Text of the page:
Agile vs Waterfall

The two ways companies seem to go in terms of project management for engineering. In short Agile is very flexible and iterative which can drive a project in a variety of directions, on the other hand waterfall is linear drive with a heavy focus on planning and a clear end goal.

https://commons.wikimedia.org/wiki/File:Beautiful_waterfall_in_Plitvice_Lakes.jpg

This is a bit of an opinion piece, but in my young career I have been through both processes and I’ll highlight what I think about them and potential ways to improve on them.

Note: This is specific to software, which has it’s own nuances as it’s a brand new field compared to established fields such as field sciences and etc.

Waterfall is interesting in actual implementation versus the ideal. What I’ve noticed in this setup is that companies what to plan as much possible. It’s easier to say “we got all things figured out” then “we have no fucking clue”. The old corporate (or older ran type corporations) typically appreciate as much predictability in projects, which waterfall provides a framework for. However, things change constantly (especially in technology) and this becomes a massive headache to manage in waterfall. Now on top of the fact a set due date exists and shit just hits the fan.

So what happens in “waterfall” that breaks down as mentioned above? The main issue I’ve noticed is that when no flexibility exists for projects that have a vast amount of possibilities, you end up changing some things and requirements always change. Then with a the same due date you can’t do anything, so you end up with more half done work marked as full done otherwise enjoy the performance reviews (or the manager will enjoy his).

However waterfall strives at one very important aspect that agile struggles with in companies, a single focus. Anytime a project comes through the pipeline and it needs stories created to plan out, at the end the goal generally remains the same to provide that project in the intended way. Since it’s common to say no about significant changes to the project before next release cycle, the end result is generally more complete.

One other point about waterfall, is the final documentation result isn’t amazing that you would expect, but at least documentation exists. One day I will get good at documentation, but I’m one of those developers for the time being.

https://www.flickr.com/photos/davegray/6865783267

Alright who doesn’t love some build, test, and deploy. The iterative development model has been popular recently as it handles a lot of nuance in terms of technology changes, requirements changes, and what ends up happening in the real world.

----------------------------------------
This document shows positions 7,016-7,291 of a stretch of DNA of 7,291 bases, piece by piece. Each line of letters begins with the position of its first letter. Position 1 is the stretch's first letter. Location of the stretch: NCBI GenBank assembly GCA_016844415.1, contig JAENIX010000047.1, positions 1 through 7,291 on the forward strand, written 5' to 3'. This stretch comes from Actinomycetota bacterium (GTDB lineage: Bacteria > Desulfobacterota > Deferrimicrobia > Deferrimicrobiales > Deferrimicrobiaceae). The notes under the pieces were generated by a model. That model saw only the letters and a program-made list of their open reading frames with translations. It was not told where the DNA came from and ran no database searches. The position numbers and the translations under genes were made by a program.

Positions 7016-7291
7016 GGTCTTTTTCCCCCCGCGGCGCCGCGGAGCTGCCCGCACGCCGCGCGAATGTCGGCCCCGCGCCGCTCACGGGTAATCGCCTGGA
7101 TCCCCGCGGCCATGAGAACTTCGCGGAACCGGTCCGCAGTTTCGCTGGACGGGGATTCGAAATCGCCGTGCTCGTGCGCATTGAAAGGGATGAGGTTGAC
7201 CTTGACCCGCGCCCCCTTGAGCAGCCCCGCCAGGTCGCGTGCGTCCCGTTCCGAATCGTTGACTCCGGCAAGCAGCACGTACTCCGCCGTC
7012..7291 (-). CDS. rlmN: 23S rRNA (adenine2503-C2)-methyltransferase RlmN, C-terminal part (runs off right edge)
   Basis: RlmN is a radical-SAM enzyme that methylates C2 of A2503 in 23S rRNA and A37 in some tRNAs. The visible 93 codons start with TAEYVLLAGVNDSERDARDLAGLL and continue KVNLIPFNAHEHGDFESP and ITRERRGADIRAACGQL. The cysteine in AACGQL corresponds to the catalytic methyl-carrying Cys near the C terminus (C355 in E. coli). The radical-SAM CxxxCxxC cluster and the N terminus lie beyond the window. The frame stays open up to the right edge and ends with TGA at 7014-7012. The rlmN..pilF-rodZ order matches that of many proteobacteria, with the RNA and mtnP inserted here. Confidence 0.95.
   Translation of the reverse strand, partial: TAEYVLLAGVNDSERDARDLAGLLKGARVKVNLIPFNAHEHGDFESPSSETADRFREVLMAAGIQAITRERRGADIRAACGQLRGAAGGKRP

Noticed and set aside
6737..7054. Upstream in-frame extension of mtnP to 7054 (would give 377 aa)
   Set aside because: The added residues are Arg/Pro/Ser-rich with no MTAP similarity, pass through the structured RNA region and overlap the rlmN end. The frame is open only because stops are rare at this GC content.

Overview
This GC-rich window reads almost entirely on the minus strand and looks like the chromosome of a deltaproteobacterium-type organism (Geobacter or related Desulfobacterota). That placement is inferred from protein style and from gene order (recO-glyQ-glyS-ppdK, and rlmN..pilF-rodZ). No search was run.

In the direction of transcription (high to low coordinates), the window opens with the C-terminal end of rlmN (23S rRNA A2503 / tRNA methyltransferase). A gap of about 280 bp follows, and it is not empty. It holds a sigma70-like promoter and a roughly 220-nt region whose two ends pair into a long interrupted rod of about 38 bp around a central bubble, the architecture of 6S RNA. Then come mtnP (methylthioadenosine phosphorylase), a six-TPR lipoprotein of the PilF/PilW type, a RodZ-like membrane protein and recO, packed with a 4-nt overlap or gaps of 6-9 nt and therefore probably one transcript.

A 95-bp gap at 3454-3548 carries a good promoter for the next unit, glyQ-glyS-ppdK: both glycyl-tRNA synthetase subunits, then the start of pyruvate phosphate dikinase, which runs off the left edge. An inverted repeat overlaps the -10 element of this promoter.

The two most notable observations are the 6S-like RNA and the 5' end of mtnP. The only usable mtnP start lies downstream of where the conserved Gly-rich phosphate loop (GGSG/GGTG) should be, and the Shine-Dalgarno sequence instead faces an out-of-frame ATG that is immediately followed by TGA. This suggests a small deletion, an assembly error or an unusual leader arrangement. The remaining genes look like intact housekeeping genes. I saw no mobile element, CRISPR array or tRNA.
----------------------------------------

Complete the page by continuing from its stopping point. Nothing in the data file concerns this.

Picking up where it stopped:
So overall this model is better for development as dates are flexible and changes to the requirements can be thrown in. However, the flexibility and changes can get a bit overwhelming for a single project. One other thing is that work just keeps piling on as more and more things need to be done, and you end up with no real “done” state which can be frustrating. Some places implement code freezes for projects, but even with that things can pile on whether things are being worked on or not.

So is agile the way since it’s new? Not really for everything, plan to approach a project is always nice to have, even if it goes 100% haywire. The reason for this is to keep a singular focus instead of getting torn off into several directions. My suggestion is if the project is newer, stick to agile until we mold the project into a matured system. Afterwards I’d suggest taking a little bit more waterfall early on in a new feature as well oiled machines don’t need so many changes and iterations as it’s refined. Even if a project needs to be re-done the requirements and what doesn’t work should be. The details of what is causing problems should guide the future of the project and could use more structure and planning.

My real opinion, you can’t apply a methodology to work. Everyone is unique in the way work is approached and trying to capture all work in a certain frame. Software projects are like clay, you mold them as much as possible and genuinely screw up a bunch until you get it right. We approach problems in software trying to make developers more efficient, but if we don’t keep an open mind the projects and us suffer.

Thanks for the read.

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